At least one committee in the U.S. House of Representatives has signaled it’s ready to make a move on a transportation bill by putting a markup on the schedule for next week.
House Transportation and Infrastructure Committee Chairman Bill Shuster (R-Pennsylvania) announced in a press release that the committee has scheduled a markup of surface transportation reauthorization legislation for Octover 22, just a week before the Highway Trust Fund is set to expire.
“Our Nation’s economy depends on a safe, efficient surface transportation system, and one of the Transportation Committee’s priorities is to address the needs of the system,” Shuster said. “Next week, the Committee will move forward with the policy and authorization provisions of a bill to improve America’s surface transportation infrastructure, reform programs, refocus those programs on national priorities, provide more flexibility and certainty for state and local partners, and welcome innovation.”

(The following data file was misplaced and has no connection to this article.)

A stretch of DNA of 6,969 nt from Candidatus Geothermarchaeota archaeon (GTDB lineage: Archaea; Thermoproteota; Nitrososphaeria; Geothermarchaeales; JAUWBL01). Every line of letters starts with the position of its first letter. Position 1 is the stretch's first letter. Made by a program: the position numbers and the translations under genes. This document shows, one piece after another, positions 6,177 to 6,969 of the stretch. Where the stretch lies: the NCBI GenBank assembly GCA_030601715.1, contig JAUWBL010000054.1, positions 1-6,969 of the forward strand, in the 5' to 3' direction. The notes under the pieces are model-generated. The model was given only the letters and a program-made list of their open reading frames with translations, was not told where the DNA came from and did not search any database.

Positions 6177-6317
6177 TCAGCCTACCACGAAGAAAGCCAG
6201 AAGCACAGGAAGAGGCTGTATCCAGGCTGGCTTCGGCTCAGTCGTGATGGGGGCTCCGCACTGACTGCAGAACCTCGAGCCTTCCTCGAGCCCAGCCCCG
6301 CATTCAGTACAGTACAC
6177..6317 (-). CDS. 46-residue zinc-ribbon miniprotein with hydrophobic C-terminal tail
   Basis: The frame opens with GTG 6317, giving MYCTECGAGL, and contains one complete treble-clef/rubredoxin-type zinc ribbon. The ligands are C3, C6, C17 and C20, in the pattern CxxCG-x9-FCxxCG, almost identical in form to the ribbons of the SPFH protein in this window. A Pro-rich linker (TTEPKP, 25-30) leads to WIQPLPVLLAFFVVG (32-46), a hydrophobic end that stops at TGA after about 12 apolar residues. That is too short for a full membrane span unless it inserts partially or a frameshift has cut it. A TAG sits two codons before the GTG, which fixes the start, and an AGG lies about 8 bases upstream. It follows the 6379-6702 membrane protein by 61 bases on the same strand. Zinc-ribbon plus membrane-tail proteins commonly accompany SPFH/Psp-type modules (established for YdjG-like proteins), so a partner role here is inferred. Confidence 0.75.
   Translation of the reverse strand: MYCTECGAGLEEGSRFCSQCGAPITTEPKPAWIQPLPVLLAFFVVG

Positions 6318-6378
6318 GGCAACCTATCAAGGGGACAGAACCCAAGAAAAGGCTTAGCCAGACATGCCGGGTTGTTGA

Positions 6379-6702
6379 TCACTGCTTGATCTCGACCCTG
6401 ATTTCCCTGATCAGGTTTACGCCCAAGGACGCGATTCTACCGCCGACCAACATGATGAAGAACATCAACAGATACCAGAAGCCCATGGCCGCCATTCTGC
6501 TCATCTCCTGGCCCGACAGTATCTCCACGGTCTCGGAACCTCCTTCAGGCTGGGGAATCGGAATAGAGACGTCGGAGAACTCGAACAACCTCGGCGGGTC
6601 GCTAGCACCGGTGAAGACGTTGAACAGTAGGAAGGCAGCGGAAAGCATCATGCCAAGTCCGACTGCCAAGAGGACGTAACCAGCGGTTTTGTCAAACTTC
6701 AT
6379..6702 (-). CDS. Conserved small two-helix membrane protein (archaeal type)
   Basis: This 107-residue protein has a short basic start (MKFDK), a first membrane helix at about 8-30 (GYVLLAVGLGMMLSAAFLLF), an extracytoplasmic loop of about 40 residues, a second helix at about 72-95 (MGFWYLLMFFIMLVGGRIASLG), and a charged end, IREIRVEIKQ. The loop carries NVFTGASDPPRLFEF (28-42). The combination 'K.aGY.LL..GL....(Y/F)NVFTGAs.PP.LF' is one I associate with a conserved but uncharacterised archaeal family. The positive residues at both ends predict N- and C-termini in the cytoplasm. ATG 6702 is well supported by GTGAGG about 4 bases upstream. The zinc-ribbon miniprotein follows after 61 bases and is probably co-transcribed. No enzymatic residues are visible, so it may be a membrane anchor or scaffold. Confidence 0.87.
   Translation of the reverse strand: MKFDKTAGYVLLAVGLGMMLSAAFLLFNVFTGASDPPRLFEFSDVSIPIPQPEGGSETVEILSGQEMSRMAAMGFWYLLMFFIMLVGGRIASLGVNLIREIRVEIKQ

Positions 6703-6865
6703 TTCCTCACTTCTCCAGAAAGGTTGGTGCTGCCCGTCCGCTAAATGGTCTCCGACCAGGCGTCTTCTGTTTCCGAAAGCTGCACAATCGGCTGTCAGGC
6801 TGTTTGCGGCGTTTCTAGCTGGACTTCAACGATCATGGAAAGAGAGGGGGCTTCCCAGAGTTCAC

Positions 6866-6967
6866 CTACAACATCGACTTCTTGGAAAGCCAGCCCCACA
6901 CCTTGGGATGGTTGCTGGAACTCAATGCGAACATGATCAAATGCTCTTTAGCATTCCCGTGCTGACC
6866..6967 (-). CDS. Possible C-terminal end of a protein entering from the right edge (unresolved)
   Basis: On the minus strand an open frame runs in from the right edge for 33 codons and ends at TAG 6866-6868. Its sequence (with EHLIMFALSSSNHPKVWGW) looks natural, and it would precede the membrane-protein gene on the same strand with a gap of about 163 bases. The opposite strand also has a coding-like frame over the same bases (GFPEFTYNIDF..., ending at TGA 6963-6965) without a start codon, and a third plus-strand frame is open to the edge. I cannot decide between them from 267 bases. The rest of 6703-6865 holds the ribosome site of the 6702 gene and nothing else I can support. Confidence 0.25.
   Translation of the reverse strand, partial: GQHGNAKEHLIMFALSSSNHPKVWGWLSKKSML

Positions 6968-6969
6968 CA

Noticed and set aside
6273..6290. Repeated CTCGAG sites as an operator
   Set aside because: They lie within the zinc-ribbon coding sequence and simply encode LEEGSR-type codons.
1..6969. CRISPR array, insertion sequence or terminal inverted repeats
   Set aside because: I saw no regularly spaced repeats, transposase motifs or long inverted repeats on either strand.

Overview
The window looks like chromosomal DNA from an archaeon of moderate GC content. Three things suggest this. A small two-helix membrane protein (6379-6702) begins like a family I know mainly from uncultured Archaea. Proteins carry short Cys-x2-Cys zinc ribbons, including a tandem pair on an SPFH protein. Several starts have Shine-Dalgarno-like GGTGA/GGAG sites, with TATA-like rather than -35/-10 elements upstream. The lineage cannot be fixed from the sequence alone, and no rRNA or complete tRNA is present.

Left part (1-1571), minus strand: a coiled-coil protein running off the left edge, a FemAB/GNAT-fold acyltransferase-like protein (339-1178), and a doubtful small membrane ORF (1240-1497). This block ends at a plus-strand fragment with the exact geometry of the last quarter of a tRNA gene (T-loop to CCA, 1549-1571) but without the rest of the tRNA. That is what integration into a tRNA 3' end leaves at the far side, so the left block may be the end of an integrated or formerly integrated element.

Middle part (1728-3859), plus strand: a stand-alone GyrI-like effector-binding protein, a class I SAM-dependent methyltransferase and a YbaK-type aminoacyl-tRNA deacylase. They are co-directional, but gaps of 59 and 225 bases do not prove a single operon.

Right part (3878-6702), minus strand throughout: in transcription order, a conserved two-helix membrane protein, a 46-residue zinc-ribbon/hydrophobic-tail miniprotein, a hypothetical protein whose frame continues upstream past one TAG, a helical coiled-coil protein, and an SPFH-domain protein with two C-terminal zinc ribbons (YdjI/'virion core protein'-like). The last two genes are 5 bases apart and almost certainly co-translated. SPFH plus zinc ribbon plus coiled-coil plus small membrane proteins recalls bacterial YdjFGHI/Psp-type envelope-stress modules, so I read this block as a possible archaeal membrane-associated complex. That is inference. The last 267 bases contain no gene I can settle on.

The Highway Trust Fund was extended with a short-term patch for the 34th time since 2008 back in July. Congress has been unable to pass any transportation bill that lasts more than two years since 2005, but lawmakers on both sides of the aisle have been calling for something more long-term like the Senate’s six-year DRIVE Act, which the House has yet to act on.
The prospect of representatives finding common ground to pass a much-needed highway bill before the October 31 deadline seems slim after Speaker of the House John Boehner resigned with no replacement in line. The Highway Trust Fund could technically remain solvent through the third quarter of 2016, but the U.S. Department of Transportation would have to halt all new project authorization.